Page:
This is a law school casebook. The 4th edition was updated to include "[n]ew case studies of controversial initiatives like the Terrorist Surveillance Program, extraordinary rendition, and the Valerie Plame case."
Dyer, George B., and Charlotte L. Dyer. "The Beginnings of a United States Strategic Intelligence System in Latin America, 1809-1826." Military Affairs 14, no. 2 (1950): 65-83. [Petersen]
Dyer, George B., and Charlotte L. Dyer. "Century of Strategic Intelligence Reporting: Mexico, 1822-1919." Geographical Review 44 (Jan. 1954): 49- 69. [Petersen]
Dyer, Hugh. "Coping and Conformity in International Relations: Environmental Values in the Post-Cold War World." Journal of International Relations and Development 3, no. 1 (2000): 6-23.
Dykstra, Robert R., ed. "Intelligence and Security." Civil War History 10, no. 4 (Dec. 1964): Entire issue.
Dylan, Huw. "Britain and the Missile Gap: British Estimates on the Soviet Ballistic Missile Threat, 1957-61." Intelligence and National Security 23, no. 6 (Dec. 2008): 777-806.
"American estimates inflated a practically non-existent ICBM threat; British intelligence misunderstood the nature of the I/MRBM threat, but its assessment did not inflate or belittle the overall Soviet threat facing the UK."
Dylan, Huw. "The Joint Intelligence Bureau: (Not So) Secret Intelligence for the Post-War World." Intelligence and National Security 27, no. 1 (Feb. 2012): 27-45.
The JIB was folded into the Defence Intelligence Staff in 1964. Prior to that, its creation had been "an important step [in] the development of British intelligence, it was at the centre of a ... productive international network, and it produced analyses that directly influenced policy."
Dylan, Huw, and Martin S. Alexander, eds. "Special Issue on '100 Years of British Intelligence." Intelligence and National Security 27, no. 1 (Feb. 2012): entire issue.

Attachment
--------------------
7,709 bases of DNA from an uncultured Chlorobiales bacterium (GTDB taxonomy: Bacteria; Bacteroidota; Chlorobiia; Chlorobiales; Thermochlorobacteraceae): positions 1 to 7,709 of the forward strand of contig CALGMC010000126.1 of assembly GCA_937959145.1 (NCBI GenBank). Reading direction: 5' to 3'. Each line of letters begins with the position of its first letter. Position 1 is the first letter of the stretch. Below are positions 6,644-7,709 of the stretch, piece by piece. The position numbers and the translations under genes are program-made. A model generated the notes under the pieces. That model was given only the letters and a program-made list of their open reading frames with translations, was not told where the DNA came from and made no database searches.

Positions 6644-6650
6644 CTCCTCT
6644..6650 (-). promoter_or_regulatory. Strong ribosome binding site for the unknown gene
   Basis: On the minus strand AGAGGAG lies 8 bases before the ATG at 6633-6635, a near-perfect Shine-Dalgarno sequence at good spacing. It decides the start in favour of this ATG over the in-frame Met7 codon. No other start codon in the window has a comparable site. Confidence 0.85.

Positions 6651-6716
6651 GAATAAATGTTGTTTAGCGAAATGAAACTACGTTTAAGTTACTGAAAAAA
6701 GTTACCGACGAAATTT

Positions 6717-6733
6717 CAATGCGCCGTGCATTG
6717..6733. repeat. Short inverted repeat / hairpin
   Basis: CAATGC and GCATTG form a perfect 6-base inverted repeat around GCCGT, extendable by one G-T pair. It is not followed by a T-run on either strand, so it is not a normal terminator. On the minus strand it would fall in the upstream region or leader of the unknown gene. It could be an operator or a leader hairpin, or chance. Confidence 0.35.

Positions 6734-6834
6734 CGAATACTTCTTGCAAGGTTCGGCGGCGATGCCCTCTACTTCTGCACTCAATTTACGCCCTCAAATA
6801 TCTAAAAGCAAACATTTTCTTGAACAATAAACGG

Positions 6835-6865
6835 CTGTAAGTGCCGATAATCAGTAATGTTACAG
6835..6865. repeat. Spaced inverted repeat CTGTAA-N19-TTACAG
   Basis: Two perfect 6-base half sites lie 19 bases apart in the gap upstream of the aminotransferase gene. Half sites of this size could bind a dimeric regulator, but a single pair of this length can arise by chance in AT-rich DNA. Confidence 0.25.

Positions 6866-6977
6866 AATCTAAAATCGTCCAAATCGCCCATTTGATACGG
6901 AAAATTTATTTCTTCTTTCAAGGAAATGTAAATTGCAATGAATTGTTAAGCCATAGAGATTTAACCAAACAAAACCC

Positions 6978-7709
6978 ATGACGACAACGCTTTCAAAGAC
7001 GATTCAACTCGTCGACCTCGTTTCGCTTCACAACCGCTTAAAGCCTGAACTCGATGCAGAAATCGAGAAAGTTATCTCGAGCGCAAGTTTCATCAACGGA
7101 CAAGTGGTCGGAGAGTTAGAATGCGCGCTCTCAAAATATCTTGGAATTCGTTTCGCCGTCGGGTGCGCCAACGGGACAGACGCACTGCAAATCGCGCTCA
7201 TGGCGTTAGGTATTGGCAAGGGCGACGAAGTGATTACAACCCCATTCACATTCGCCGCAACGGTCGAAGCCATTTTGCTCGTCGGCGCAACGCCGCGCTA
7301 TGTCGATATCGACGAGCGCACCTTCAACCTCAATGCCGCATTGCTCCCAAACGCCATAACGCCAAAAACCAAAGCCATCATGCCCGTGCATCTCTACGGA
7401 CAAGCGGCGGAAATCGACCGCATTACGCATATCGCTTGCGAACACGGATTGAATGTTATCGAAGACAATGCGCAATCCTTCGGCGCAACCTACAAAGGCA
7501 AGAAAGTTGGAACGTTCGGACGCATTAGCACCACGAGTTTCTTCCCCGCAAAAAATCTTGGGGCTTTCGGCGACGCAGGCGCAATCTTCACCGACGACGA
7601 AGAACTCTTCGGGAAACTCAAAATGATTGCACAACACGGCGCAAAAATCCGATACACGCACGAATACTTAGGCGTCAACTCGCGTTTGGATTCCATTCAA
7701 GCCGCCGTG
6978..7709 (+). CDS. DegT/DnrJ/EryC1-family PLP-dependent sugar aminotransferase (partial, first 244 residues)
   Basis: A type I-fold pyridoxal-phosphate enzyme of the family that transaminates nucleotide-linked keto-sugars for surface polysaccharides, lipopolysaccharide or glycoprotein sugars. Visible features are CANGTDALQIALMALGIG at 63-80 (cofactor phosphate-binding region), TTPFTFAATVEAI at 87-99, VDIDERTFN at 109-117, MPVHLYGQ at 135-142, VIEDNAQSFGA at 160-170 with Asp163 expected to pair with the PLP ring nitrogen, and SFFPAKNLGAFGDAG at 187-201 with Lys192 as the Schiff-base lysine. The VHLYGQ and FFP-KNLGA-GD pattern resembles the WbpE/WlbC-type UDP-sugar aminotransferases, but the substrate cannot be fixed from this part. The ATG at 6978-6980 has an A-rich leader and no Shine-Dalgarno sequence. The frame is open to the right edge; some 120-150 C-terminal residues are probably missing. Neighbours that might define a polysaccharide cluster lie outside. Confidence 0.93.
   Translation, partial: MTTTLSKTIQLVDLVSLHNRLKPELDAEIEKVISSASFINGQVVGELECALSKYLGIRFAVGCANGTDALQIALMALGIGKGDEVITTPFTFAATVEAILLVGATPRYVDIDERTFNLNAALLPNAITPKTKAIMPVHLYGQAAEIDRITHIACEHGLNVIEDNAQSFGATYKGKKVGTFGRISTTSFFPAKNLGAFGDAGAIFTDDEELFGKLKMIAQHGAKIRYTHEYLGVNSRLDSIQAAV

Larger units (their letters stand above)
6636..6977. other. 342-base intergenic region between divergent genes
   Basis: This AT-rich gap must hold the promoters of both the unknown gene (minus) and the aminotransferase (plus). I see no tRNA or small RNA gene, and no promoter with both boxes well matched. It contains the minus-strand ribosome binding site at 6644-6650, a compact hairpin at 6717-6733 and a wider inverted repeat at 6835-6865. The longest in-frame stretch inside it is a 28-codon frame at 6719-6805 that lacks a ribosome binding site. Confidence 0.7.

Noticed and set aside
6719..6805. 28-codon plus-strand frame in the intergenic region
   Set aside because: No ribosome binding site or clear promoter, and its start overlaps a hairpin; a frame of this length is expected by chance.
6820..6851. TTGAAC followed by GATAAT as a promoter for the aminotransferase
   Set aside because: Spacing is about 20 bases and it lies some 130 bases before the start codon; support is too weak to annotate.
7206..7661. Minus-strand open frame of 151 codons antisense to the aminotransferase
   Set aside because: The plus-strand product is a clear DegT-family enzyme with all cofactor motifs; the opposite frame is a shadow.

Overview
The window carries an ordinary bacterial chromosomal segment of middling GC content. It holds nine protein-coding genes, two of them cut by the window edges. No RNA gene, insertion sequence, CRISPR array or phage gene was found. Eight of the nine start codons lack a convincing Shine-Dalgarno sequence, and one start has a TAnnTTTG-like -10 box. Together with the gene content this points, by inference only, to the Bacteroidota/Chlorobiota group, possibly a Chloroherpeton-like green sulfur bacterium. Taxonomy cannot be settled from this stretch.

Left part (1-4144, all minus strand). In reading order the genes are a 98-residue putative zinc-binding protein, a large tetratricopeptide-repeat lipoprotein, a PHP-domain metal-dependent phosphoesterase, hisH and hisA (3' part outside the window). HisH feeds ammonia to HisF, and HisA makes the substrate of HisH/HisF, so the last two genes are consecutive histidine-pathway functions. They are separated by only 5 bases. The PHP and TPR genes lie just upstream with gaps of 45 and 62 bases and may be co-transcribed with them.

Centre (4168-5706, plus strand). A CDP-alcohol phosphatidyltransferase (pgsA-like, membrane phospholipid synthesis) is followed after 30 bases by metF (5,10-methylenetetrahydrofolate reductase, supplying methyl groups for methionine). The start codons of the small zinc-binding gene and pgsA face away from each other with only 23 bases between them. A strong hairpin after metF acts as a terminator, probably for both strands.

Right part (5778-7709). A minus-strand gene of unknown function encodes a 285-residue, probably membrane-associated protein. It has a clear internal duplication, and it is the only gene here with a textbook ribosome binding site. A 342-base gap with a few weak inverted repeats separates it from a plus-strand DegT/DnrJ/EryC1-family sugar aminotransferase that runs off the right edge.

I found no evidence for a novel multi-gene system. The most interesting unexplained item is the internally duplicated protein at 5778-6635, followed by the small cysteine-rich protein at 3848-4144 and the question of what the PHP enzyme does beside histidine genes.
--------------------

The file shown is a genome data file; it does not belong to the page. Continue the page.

Click for Table of Contents.
Dyson, John. Sink the Rainbow Warrior. London: Gollancz, 1986.
Dzhirkvelov, Ilya. Secret Servant: My Life with the KGB and the Soviet Elite. New York: Harper & Row, 1988. New York: Touchstone, 1989. [pb]
Clark comment: Dzhirkvelov defected in 1980. . Chambers describes the book as a "defector's tale, almost classic in its profile of idealism and disillusionment," with "some interesting specifics." Haslam, I&NS 4.4, worries about possible fictionalization for publication purposes in defector memoirs generally and in this work specifically. Broadly, he concludes that there are few insights to be gained from Dzhirkvelov's account of life in the KGB.
Dziak, John J.
1. Chekisty: A History of the KGB. Lexington, MA: Lexington Books, 1988.
Cimbala, IJI&C 2.2 says this is "going to be the definitive study of the history of Soviet security services for some time. This book has many virtues." It is filled with "hard information" and historical "documentation is abundant."
2. "The Study of the Soviet Intelligence and Security System." In Comparing Foreign Intelligence: The U.S., the USSR, the U.K. & the Third World, ed. Roy Godson, 65-88. Washington, DC: Pergamon-Brassey's, 1988.
Wark, I&NS 4.1, finds that the usefulness of Dziak's focus on the Soviet Union as the "counterintelligence state" -- that is, on Soviet intelligence as "an instrument and shaper of the totalitarian state" -- "is undermined ... by [his] unwillingness to admit the validity of any other" approach.
Dziak, John J. "Reflections on the Counterintelligence State." In In the Name of Intelligence: Essays in Honor of Walter Pforzheimer, eds. Hayden B. Peake and Samuel Halpern, 261-276. Washington, DC: NIBC Press, 1994.
Dziak, John J. "Soviet Intelligence and Security Services in the 1980s: The Para-Military Dimension." Orbis (Winter 1981): 771-786.
Rocca and Dziak: "Analysis of the 'Spetsnaz' (Special Purpose Forces)."